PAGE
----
Today we had a really lovely day as it was The Little Mister’s thanksgiving service. We decided not to have him baptised but wanted to have a little service to say thankyou to God for him and welcome him into the Christian church.
Lots of our family attended which was really special for us and we were thrilled that they could share our day with us. Also my Uncle Nick was able to do the service as he is a Bishop in Argentina and was over visiting for a few days. Today’s picture is of part of the service and obviously wasn’t taken by me. My Auntie Karen sent it to me and she also does photo of the day and she blips over here.
Here is also a bonus picture as I just love this photo of my beautiful boy. He is also wearing the most awesome tank top ever!
OK, now I am home and almost unpacked, I feel that I just might be also be able to unpack a little of my head-space.
Going to the Lambeth Conference was undoubtedly an unexpected pleasure. I would never in a million of years have expected to be able to go, not least because in many ways it didn’t interest me in the slightest. However, having decided to tag along with Peterson (I was even asked by someone if I was his minder!! Do I look that butch?) I was curious to see what it was like. As a member of the public it is possible to wander around the campus with any students who are left, to watch the Bishops and their spouses coming and going, and to look around the Market Place tent. There were stands selling gorgeous outfits for the clergy right next to stands promoting right for LGBT folks. It was an interesting mix to say the least.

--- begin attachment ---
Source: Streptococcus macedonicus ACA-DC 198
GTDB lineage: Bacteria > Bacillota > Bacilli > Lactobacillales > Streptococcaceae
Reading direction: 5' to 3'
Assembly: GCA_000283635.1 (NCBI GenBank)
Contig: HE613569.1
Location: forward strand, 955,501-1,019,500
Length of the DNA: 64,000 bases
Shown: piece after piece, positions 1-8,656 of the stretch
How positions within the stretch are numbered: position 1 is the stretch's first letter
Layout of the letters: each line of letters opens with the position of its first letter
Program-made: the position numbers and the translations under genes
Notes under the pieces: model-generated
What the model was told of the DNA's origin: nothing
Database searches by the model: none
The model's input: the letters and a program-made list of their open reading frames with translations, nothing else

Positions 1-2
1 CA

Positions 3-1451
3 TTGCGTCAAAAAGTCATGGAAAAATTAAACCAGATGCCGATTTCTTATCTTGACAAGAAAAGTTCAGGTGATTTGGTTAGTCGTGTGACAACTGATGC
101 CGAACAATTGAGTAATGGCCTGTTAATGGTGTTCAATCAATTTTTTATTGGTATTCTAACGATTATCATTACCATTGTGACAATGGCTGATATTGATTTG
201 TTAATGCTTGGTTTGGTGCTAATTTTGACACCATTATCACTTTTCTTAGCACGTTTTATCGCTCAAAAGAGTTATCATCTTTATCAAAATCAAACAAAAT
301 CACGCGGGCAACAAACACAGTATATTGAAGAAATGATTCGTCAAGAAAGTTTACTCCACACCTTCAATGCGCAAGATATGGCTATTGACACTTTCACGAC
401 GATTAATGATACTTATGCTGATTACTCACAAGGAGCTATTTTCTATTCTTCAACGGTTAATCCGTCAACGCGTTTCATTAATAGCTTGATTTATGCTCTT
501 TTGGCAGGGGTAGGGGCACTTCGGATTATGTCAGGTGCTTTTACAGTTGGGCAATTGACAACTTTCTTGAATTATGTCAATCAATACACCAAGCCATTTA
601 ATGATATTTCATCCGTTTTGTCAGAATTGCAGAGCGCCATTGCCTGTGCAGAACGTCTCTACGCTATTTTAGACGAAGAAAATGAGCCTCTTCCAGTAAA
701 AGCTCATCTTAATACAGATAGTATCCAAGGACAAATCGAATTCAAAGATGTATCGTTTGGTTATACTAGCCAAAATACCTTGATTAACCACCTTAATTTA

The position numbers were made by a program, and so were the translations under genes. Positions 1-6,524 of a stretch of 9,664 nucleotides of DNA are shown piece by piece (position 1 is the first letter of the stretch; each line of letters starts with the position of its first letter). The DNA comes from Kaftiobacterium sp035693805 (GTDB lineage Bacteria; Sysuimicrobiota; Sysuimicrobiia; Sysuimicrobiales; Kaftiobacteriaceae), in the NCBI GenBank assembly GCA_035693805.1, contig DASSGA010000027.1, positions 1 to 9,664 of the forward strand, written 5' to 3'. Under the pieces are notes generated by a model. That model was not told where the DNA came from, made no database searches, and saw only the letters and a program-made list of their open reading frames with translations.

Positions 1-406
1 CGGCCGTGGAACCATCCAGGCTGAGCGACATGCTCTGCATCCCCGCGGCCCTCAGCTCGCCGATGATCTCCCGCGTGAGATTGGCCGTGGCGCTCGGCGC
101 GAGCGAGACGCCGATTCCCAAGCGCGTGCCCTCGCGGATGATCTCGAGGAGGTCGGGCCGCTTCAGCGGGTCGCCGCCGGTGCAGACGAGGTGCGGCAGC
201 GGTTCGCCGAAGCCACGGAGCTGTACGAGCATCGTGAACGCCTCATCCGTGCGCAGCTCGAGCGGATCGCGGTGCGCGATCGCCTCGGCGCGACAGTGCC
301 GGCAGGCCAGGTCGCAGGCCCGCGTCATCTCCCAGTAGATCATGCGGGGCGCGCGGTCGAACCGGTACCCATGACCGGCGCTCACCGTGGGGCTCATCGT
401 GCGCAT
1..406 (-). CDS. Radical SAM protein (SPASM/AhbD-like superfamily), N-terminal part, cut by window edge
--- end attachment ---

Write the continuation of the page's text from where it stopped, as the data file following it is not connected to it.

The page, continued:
Peterson performed shows in Wednesday and Thursday evenings. The one on Thursday was particularly interesting as BBC Wales were filming a documentary or something about Dr Barry Morgan, the Archbishop of Wales. Peterson’s performance was fab, but what was especially moving was that at the end of the show the archbishop gave the most wonderfully affirming comments to Peterson. It was very moving to hear him talk about how he was surprised that Peterson had maintained any kind of faith after going through such difficult things, and to hear him congratulate him and encourage him in his work.
It seems to me that having hung around and watched the comings and goings at Lambeth there was so much expectation on it being a big deal and that there were going to be fireworks happening all over the place. The sense I got from the people I spoke to is that there has been a lot of relationship building going on and much of this has happened through spending time talking and in what they called the Indaba groups. Apparently Indaba is “a Zulu word for a gathering for purposeful discussion. It is both a process and method of engagement as we listen to one another concerning challenges that face our community and by extension the Anglican Communion.
Whilst I am not sure that any resolution was reached there was a definite sense of hope floating around. Of course, that may be my wishful thinking, but I guess we will just have to wait and see.
(The picture is actually Peterson with the Archbishop of Canterbury Christmas tree ornament, but I thought it was kind of funny!!)
Well, I thought I would take a brief interlude away from the Dame of Sark, and tell you about happenings in Lambeth.
I travelled down here with Peterson on Tuesday. A journey which was both straightforward and eventful. On the way down he decided to phone in Jeni Barnett at LBC radio station. She loved him of course. He is such a media whore.